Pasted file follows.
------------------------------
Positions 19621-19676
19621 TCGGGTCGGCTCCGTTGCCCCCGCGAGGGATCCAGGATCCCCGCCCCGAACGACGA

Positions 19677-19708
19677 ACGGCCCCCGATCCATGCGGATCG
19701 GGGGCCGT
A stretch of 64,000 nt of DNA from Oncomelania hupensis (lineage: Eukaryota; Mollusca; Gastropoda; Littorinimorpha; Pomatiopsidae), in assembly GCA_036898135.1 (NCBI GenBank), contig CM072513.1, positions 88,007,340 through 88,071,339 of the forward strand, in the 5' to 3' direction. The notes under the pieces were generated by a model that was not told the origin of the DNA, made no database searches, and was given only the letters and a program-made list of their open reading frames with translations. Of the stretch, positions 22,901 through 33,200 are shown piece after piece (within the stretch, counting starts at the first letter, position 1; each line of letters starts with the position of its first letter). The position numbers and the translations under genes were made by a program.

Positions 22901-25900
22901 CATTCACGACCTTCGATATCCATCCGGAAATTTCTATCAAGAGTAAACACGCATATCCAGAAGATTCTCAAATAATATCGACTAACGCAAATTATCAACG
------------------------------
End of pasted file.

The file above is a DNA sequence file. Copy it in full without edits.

Positions 19621-19676
19621 TCGGGTCGGCTCCGTTGCCCCCGCGAGGGATCCAGGATCCCCGCCCCGAACGACGA

Positions 19677-19708
19677 ACGGCCCCCGATCCATGCGGATCG
19701 GGGGCCGT
A stretch of 64,000 nt of DNA from Oncomelania hupensis (lineage: Eukaryota; Mollusca; Gastropoda; Littorinimorpha; Pomatiopsidae), in assembly GCA_036898135.1 (NCBI GenBank), contig CM072513.1, positions 88,007,340 through 88,071,339 of the forward strand, in the 5' to 3' direction. The notes under the pieces were generated by a model that was not told the origin of the DNA, made no database searches, and was given only the letters and a program-made list of their open reading frames with translations. Of the stretch, positions 22,901 through 33,200 are shown piece after piece (within the stretch, counting starts at the first letter, position 1; each line of letters starts with the position of its first letter). The position numbers and the translations under genes were made by a program.

Positions 22901-25900
22901 CATTCACGACCTTCGATATCCATCCGGAAATTTCTATCAAGAGTAAACACGCATATCCAGAAGATTCTCAAATAATATCGACTAACGCAAATTATCAACG